It is further weighted by the amount of the position taken, itself a function of the difference between the 1-month volatility forecast and the prevailing 1-month implied volatility level on the day when the position is initiated: intuitively, it makes sense to assume that, if we have a "good" model, the larger |Dt |, the more confident we should be about taking the suggested position and the higher the expected profit. Calling G this gearing of position, we thus have:19
Large down Small down A Small up Large up
18 For the "weekly" trading strategy, we also considered closing out European options before expiry by taking the opposite position, unwinding positions at the prevailing implied volatility market rate after five trading days: this strategy was generally not profitable.
19 Laws and Gidman (2000) adopt a similar strategy with a slightly different definition of the gearing.
Profitability is therefore defined as a volatility net profit (i.e. it is calculated in volatility points or "vols" as they are called by options traders20). Losses are also defined as a volatility loss, which implies two further assumptions: when short the straddle, no stop-loss strategy is actually implemented and the losing trade is closed out at the then prevailing volatility level (it is thus reasonable to assume that we overestimate potential losses in a real world environment with proper risk management controls); when long the straddle, we approximate true losses by the difference between the level of implied volatility at inception with the prevailing volatility level when closing out the losing trade, whereas realised losses would only amount to the premium paid at the inception of the position (here again, we seem to overestimate potential losses). It is further assumed that volatility profits generated during one period are not reinvested during the next. Finally, in line with Dunis and Gavridis (1997), transaction costs of 25 bp per trade are included in our profit and loss computations.
The currency volatility trading strategy was applied from 31 December 1993 to 9 May 2000. Tables 4.3 and 4.4 document our results for the GBP/USD and USD/JPY monthly trading strategies both for the in-sample period from 31 December 1993 to 9 April 1999 and the out-of-sample period from 12 April 1999 to 9 May 2000. The evaluation discussed below is focused on out-of-sample performance.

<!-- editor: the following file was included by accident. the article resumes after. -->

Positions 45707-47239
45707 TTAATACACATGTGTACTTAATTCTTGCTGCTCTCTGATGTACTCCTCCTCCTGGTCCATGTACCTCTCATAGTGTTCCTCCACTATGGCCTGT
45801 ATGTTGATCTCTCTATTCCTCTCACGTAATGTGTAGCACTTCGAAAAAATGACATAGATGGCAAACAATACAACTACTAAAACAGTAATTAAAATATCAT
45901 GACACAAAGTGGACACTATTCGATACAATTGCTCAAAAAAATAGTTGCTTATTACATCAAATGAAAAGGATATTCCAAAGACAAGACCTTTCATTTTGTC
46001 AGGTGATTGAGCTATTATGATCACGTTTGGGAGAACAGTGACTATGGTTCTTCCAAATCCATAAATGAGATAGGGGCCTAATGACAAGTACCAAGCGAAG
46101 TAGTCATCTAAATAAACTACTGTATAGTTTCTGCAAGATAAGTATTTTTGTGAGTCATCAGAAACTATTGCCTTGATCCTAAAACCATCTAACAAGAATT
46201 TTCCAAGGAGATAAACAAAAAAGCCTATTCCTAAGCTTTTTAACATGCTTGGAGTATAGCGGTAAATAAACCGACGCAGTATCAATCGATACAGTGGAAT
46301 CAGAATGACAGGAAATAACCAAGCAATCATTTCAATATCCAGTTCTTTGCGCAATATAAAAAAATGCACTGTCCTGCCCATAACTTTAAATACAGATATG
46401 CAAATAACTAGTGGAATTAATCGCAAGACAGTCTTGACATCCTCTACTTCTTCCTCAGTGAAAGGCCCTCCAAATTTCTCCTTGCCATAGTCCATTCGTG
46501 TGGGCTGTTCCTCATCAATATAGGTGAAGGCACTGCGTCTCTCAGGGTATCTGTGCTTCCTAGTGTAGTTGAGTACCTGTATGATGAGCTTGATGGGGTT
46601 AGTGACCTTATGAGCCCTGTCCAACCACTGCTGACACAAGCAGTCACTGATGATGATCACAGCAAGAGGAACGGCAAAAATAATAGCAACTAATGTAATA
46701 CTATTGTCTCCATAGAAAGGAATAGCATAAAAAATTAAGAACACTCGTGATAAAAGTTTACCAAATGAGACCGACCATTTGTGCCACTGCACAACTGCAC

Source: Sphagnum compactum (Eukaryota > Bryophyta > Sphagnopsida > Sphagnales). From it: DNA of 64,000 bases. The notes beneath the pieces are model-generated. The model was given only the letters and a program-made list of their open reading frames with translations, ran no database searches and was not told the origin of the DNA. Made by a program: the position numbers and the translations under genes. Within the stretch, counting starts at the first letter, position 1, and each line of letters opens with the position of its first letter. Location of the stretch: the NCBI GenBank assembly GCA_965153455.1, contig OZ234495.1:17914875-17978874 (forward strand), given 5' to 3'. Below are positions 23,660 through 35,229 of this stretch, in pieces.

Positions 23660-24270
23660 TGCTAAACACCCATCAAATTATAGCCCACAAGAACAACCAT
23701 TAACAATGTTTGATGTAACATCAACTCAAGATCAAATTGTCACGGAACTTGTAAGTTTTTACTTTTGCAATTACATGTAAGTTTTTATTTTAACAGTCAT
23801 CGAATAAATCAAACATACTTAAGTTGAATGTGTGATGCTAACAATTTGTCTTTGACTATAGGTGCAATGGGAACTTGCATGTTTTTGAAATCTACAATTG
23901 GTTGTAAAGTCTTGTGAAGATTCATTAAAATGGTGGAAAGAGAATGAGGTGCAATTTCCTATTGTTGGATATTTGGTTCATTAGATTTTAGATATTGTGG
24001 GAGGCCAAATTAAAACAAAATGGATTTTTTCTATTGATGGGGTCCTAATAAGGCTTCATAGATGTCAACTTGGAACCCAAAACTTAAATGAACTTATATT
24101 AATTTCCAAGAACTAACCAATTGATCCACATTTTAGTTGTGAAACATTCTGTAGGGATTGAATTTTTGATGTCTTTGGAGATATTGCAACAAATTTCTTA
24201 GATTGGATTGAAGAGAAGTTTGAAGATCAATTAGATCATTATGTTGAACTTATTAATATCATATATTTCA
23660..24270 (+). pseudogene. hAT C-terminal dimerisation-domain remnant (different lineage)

For our trading simulations, four different thresholds ranging from 0.5 to 2.0 and two different holding periods, i.e. monthly and weekly, have been retained. A higher threshold level implies requiring a higher degree of reliability in the signals and obviously reduces the overall number of trades.
The profitability criteria include the cumulative profit and loss with and without gearing, the total number of trades and the percentage of profitable trades. We also show the average gearing of the positions for each strategy.
Firstly, we compare the performance of the NNR/RNN models with the benchmark GARCH (1,1) model. For the GBP/USD monthly volatility trading strategy in Table 4.3, the GARCH (1,1) model generally produces higher cumulative profits not only in-sample but also out-of-sample. NNR/RNN models seldom produce a higher percentage of profitable trades in-sample or out-of-sample, although the geared cumulative return of the strategy based on the RNN (44-1-1) model is close to that produced with the benchmark model. With NNR/RNN models predicting more accurately directional change than the GARCH model, one would have intuitively expected them to show a better trading performance for the monthly volatility trading strategies.
This expected result is in fact achieved by the USD/JPY monthly volatility trading strategy, as shown in Table 4.4: NNR/RNN models clearly produce a higher percentage of profitable trades both in- and out-of-sample, with the best out-of-sample performance being that based on the RNN (44-5-1) model. On the contrary, the GARCH (1,1) modelbased strategies produce very poor trading results, often recording an overall negative cumulative profit and loss figure.
20 In market jargon, "vol" refers to both implied volatility and the measurement of volatility in percent per annum (see, amongst others, Malz (1996)). Monetary returns could only be estimated by comparing the actual profit/loss of a straddle once closed out or expired against the premium paid/received at inception, an almost impossible task with OTC options.
Table 4.3 GBP/USD monthly volatility trading strategy
1 Threshold = 0.5
Trading days = 21
Table 4.3 GBP/USD monthly volatility trading strategy
1 Threshold = 0.5
Trading days = 21